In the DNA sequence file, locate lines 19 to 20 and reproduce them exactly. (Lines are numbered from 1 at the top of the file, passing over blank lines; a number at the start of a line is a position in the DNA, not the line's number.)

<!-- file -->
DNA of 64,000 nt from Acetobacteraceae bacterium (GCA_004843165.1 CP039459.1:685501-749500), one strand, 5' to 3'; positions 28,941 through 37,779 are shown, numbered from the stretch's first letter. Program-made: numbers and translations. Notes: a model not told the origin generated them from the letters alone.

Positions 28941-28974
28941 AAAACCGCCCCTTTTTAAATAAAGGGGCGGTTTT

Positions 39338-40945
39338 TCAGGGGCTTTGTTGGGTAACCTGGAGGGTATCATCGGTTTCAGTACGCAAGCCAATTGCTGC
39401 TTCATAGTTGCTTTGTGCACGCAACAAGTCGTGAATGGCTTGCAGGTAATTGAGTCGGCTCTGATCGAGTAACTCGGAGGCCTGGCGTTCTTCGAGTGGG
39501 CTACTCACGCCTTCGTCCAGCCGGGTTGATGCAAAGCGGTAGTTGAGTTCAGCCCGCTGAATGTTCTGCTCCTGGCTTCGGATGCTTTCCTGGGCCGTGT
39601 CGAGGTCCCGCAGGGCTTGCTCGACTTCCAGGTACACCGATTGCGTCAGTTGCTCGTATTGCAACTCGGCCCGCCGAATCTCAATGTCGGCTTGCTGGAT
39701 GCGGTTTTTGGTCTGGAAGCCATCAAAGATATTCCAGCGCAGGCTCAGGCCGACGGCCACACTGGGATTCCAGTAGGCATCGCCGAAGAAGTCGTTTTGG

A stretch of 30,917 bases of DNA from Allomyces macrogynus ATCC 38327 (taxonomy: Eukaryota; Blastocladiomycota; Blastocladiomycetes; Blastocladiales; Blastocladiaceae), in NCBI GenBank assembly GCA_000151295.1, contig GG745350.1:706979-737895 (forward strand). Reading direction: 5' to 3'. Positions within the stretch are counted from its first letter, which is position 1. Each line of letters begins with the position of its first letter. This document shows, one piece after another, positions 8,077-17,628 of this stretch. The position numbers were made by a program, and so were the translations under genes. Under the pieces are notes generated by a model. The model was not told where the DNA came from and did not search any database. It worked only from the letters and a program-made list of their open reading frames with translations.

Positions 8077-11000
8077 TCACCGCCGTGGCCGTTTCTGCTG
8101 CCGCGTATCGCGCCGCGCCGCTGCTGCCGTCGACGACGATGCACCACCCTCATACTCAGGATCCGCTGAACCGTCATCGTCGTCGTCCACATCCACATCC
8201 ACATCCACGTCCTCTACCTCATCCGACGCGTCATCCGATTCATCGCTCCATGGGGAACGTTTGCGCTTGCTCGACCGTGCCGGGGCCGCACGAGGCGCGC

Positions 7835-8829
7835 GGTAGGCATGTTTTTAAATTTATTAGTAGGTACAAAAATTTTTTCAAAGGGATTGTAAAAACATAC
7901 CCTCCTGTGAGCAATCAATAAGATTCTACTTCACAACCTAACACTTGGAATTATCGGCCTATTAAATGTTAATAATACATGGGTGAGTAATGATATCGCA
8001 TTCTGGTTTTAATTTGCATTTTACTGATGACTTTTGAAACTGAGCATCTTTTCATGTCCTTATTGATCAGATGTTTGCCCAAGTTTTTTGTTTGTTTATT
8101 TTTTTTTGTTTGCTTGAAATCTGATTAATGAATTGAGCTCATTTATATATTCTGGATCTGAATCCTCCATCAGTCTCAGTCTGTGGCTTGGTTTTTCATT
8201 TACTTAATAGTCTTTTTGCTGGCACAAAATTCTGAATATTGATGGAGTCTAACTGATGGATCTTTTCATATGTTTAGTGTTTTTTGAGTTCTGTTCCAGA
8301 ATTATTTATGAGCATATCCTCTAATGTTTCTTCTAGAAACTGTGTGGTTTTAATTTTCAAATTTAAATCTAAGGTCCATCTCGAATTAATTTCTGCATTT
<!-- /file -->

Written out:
8101 TTTTTTTGTTTGCTTGAAATCTGATTAATGAATTGAGCTCATTTATATATTCTGGATCTGAATCCTCCATCAGTCTCAGTCTGTGGCTTGGTTTTTCATT
8201 TACTTAATAGTCTTTTTGCTGGCACAAAATTCTGAATATTGATGGAGTCTAACTGATGGATCTTTTCATATGTTTAGTGTTTTTTGAGTTCTGTTCCAGA